Trump Is Trying to Bring Back Firing Squads

Allowing the federal government to use firing squads for executions is one of 36 "midnight regulations" the administration is trying to push through before Trump leaves office.
November 26, 2020, 1:29pm
President Donald Trump walks out of the Oval Office and towards the Rose Garden of the White House, Tuesday, Nov. 24, 2020, in Washington, to pardon Corn, the national Thanksgiving turkey.

In a final push during its last weeks in power, the Trump administration is doing everything it can to rush through last-minute policy changes, including bringing back federal execution by firing squad. 

The administration is finishing up 36 regulatory rule changes on various issues, according to reporting from ProPublica, which have the potential to affect everything from the environment to immigration to criminal justice. One of the more bizarre proposals would allow the federal government to once again execute people by firing squad or electrocution.

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“The Supreme Court has long held that death by firing squad and death by electrocution do not violate the Eighth Amendment's prohibition on cruel and unusual punishment,” the administration’s proposal reads, referencing a Supreme Court case from the 1870s.

But some experts say that thinking is seriously outdated.

“What the court considered to be cruel and unusual at the turn of the 19th to 20th century would not necessarily match with what we consider to be cruel and unusual today,” Robert Dunham, the executive director of the Death Penalty Information Center, told VICE News. “In fact, almost all the states that used the electric chair have moved away from it because of the likelihood that it would have been declared cruel and unusual punishment.”

The Trump administration’s proposal on executions could be “finalized any day,” according to ProPublica.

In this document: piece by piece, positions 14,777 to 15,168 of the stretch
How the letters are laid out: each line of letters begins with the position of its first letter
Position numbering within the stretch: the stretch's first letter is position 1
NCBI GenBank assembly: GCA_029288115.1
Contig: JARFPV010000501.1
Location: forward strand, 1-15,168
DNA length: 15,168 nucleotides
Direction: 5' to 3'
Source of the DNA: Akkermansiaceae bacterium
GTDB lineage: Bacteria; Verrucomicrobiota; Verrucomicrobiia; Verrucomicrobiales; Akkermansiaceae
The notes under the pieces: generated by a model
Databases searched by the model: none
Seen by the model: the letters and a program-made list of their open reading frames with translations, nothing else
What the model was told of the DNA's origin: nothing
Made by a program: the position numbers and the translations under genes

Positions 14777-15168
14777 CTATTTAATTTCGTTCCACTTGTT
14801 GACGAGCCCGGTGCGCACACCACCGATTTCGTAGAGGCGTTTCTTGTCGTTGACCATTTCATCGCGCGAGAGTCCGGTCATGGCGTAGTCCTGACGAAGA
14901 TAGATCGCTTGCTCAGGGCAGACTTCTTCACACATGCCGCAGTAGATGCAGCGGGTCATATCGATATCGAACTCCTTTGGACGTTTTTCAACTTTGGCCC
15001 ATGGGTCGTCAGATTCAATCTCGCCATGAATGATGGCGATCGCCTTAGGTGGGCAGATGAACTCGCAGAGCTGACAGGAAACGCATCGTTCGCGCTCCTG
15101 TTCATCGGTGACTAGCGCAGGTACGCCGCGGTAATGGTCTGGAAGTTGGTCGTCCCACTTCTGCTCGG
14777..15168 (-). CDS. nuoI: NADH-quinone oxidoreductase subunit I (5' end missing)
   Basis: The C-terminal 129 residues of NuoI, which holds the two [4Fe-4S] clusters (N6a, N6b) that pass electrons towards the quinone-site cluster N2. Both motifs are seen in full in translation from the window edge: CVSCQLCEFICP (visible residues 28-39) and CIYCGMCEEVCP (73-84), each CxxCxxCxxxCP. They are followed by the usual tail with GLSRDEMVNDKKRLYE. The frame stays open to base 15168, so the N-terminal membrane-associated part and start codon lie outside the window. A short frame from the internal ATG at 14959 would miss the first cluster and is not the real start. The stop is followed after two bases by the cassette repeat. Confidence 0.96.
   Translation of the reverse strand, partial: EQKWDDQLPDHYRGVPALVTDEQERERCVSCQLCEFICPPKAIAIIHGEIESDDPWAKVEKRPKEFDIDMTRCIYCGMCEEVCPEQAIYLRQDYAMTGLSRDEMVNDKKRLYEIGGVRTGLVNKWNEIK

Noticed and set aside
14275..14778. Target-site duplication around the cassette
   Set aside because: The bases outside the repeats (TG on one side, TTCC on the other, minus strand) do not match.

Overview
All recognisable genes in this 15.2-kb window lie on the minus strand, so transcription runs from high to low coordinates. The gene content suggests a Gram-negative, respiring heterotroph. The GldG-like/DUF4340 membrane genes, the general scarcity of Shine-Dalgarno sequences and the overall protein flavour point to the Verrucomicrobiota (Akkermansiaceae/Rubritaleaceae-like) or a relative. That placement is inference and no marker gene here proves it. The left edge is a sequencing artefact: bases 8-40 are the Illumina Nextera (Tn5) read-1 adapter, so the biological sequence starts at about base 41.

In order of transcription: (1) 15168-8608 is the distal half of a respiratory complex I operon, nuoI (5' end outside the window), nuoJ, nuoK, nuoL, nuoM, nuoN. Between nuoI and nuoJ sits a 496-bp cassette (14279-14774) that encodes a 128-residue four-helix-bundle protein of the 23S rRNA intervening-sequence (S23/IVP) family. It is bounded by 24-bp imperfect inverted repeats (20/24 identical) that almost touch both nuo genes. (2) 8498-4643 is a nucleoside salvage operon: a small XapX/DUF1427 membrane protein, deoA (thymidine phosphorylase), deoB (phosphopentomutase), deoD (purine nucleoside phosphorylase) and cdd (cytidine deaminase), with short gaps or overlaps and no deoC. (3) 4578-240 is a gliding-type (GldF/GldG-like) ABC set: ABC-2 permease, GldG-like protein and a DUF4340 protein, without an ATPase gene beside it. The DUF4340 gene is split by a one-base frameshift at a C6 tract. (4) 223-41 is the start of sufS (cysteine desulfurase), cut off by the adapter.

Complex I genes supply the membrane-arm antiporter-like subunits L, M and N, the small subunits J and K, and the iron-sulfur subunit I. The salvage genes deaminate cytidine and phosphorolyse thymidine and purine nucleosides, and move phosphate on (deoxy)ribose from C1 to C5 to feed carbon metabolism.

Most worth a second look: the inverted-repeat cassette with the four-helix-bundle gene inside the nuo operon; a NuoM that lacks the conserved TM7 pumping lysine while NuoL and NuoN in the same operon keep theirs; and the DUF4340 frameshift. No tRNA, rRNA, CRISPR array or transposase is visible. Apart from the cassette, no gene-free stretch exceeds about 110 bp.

The federal government didn’t execute anyone for 17 years, between 2003 and 2020. They began again this year, with the Justice Department executing more people than it had in the previous five decades

Although it’s traditional for presidents to put forth “midnight regulations” as they leave power, some of the Trump administration’s proposals have sped-up timelines. For the execution proposal, the traditional 60-day public review process was cut to 30 days, according to ProPublica. 

Dunham told VICE News that Trump’s insistence on last-minute rules without public feedback will likely cause problems for the incoming Biden administration. 

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“They will be burdened with having to unravel these additional regulations, on top of the other Trump administration policies that they want to want to undo,” Dunham said. “That will pose immediate problems in areas like environmental regulation, worker safety, and so forth, where the health and lives of Americans are put at risk by the new regulations.” 

Even if Trump successfully brings back federal execution by firing squad and the electric chair, though, that rule probably won’t be around for long. Biden has already said he’s against the death penalty, according to the Associated Press

Capital punishment has been at the forefront of the Trump administration’s exit agenda since the president lost the election earlier this month. Last week, the federal government carried out the execution of Orlando Cordia Hall.

The execution of Lisa Montgomery, the first woman set to be killed by the federal government since 1953, was originally scheduled for early December but has been delayed until  Jan. 12 due to the ongoing coronavirus pandemic. She is one of five people scheduled for execution between now and the day President-elect Joe Biden is sworn into office, according to CNN.

The federal government and 28 states still authorize the death penalty, and 10 states—Alabama, Arkansas, Florida, Kentucky, Mississippi, Oklahoma, South Carolina, Virginia, Tennessee and Utah—permit the use of the electric chair or firing squads as a form of execution, according to the Death Penalty Info Center. All of these states use lethal injection as their primary method of executing criminals.